Topics: Jewish Revival, Jewish Studies, Universities / Higher Education, Jewish Education, Main Topic: Education, Holocaust Education, Interfaith Dialogue, Post-1989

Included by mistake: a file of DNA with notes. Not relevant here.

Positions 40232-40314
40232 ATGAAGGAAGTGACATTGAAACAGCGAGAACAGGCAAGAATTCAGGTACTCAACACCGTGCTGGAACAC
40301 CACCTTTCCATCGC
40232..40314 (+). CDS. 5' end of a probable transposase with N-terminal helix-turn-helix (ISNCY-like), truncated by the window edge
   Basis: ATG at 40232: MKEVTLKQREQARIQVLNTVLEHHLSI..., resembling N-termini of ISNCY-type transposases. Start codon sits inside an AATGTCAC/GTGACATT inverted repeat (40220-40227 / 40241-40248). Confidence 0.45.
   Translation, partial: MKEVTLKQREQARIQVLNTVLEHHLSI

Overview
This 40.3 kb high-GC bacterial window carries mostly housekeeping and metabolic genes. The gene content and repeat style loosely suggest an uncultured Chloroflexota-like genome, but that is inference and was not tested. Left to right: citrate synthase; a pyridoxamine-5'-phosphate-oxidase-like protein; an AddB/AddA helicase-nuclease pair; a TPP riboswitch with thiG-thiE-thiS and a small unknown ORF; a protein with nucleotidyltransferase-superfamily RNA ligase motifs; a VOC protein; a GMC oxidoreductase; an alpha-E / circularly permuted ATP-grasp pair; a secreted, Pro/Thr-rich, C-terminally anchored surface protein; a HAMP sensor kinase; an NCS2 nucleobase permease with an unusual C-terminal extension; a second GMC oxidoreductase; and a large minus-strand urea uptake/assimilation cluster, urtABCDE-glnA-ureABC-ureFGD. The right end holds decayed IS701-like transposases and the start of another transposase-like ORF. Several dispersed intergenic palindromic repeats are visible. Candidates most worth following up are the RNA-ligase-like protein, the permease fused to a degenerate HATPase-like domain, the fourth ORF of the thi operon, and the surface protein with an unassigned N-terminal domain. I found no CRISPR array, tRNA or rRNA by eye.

Abstract: Jewish Studies in Germany reflects the tremendous demographic transformations of the Jewish community since 1990. Yet, this article also posits that non-Jewish Germans too have changed substantially due to immigration and new generational views on the legacy of the Holocaust. As such, Jewish Studies has to communicate the history of the German Jewry to Jews and Gentiles mostly unfamiliar with its rich legacy. It needs to comment on Holocaust memorialization to educate new generations of Gentiles as well as Jewish immigrants, for whom the end of the Cold War bears more significance than the Holocaust. Finally, it needs to be part of new conversations between Christians and Jews that also includes the large Muslim minority in Germany. While the changing audiences in Germany dictate a focus on Jews in Germany, Jewish Studies also needs to embrace a more European perspective reflective of the more comparative and transdisciplinary scholarship abroad. Despite the significant growth of Jewish Studies in Germany over the last two decades, these challenges call for even greater efforts.